Owen Mahan is 12 years old. He's undergone dozens of surgeries since he was 2 years old after being scalded in a bathtub of water. He was burned on 98 percent of his body, and eventually had surgery to amputate his lower extremities. Doctors said he would never run, walk or talk again.
But Owen has never let disabilities or obstacles stop him from crossing the finish line, according to his adoptive mother, Susan Mahan. Mahan also cares for other foster children.
Joshua De Jong met Owen at the 2019 Indianapolis Mini Marathon, and the connection was almost instant.
"When I introduced myself to him he was all smiles, oozing with positivity and absolutely excited to be there and around the event, despite the cold, wet rainy conditions," De Jong said. "I was also inspired by his fearlessness of being at such a large event and taking on the challenge."
De Jong has been working with nonprofit Ainsley’s Angels of America since 2018. The organization, founded in 2011, aims to make endurance events accessible to everyone, regardless of disabilities, and build awareness about the special needs community.
De Jong grew up watching triathlons with his family, which is what drew him to the organization.
"There was always the touching story of the Rick Hoyt and his father competing together at (the Ironman World Championship)," the 32-year-old Indiana resident said. "I often drew inspiration from their story and told myself if I ever had the opportunity to give back like that I would."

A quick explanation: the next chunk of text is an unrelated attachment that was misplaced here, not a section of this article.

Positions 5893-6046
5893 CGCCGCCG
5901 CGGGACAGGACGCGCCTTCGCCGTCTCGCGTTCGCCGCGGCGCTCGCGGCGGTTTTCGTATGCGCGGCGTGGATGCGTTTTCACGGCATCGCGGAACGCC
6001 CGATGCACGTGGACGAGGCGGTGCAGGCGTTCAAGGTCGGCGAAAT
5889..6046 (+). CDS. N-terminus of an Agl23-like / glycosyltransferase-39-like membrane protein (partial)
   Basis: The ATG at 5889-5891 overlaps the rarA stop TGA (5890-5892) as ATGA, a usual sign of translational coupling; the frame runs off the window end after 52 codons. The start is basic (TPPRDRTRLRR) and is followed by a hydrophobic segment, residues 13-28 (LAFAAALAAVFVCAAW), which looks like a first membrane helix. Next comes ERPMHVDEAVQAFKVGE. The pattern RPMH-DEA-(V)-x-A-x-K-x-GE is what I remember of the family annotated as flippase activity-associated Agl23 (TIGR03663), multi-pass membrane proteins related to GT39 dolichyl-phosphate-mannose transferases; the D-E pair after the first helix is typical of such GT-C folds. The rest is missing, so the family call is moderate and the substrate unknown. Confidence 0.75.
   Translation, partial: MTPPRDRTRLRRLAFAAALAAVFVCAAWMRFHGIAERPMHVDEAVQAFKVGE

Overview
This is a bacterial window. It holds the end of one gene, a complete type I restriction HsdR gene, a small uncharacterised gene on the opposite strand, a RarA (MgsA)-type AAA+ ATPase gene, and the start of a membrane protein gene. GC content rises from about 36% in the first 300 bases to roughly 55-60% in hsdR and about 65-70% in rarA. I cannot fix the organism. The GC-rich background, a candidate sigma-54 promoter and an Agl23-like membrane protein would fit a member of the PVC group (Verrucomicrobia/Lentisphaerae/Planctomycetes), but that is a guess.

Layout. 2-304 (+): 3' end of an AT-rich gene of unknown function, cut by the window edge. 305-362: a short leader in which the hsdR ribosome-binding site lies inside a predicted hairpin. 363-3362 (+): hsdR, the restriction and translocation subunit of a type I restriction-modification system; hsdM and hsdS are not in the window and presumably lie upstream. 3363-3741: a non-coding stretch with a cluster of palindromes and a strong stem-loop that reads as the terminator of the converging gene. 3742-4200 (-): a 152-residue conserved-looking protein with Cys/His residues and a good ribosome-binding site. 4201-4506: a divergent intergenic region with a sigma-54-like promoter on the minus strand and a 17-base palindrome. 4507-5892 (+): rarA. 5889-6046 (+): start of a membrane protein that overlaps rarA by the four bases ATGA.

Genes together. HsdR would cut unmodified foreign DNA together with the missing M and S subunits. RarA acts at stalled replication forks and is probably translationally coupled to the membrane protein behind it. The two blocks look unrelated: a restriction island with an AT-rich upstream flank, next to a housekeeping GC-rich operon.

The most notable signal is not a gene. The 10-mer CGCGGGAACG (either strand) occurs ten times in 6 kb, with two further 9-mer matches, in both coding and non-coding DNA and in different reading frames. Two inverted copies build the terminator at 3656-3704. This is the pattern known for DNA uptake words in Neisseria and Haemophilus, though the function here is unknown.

Dick and Rick Hoyt are a father-son team well-known for competing in races together. Rick was born with cerebral palsy and uses a wheelchair to get around. But it never stopped him and his father from competing in more than 1,000 races across the country, with Dick pulling and carrying Rick the whole way.
De Jong worked with Ainsley's Angels to bring the multi-sport aspect to the organization with last week's triathlon in Muncie, Indiana, being the first one he and Owen did together.
"When we were planning the big day, Owen was first on our list to ask if he wanted to participate," he said. "We knew he wouldn't say no."
When the big day came, Owen raced to a first-place finish for his age group in the 2019 America's Triathlon: Muncie.
The video of their finish has garnered tons of attention on social media. De Jong pulled Owen in the cycling and swimming portions of the race, pushed him during the running phase and even carried him briefly.
But crossing the finish line was Owen's moment to shine.
"Owen takes pride in his ability to sprint," said De Jong, who is the president of Tri-Loco in Indianapolis. "The day was about him and doing something new, different and challenging. I've crossed plenty of finish lines, this one was his."
You can follow along with Owen's journey at the Ifowencanwecan Facebook page. Donations can also be made to Owen's care through a GoFundMe fundraiser. People can also get involved with Ainsley's Angels all over the country. More information can be found on their website.
"Seeing Owen cross the finish line was inspiring," De Jong said. "There are very few people with as much of a positive outlook on life as Owen. I know that he can inspire others of all abilities and we are just scratching the surface. It was an exciting moment, for sure."
Correction: This story originally stated that both Owen and De Jong won first place in the race for their age divisions. Only Owen did. De Jong also clarified the various ways he pushed, pulled and carried Owen during the race.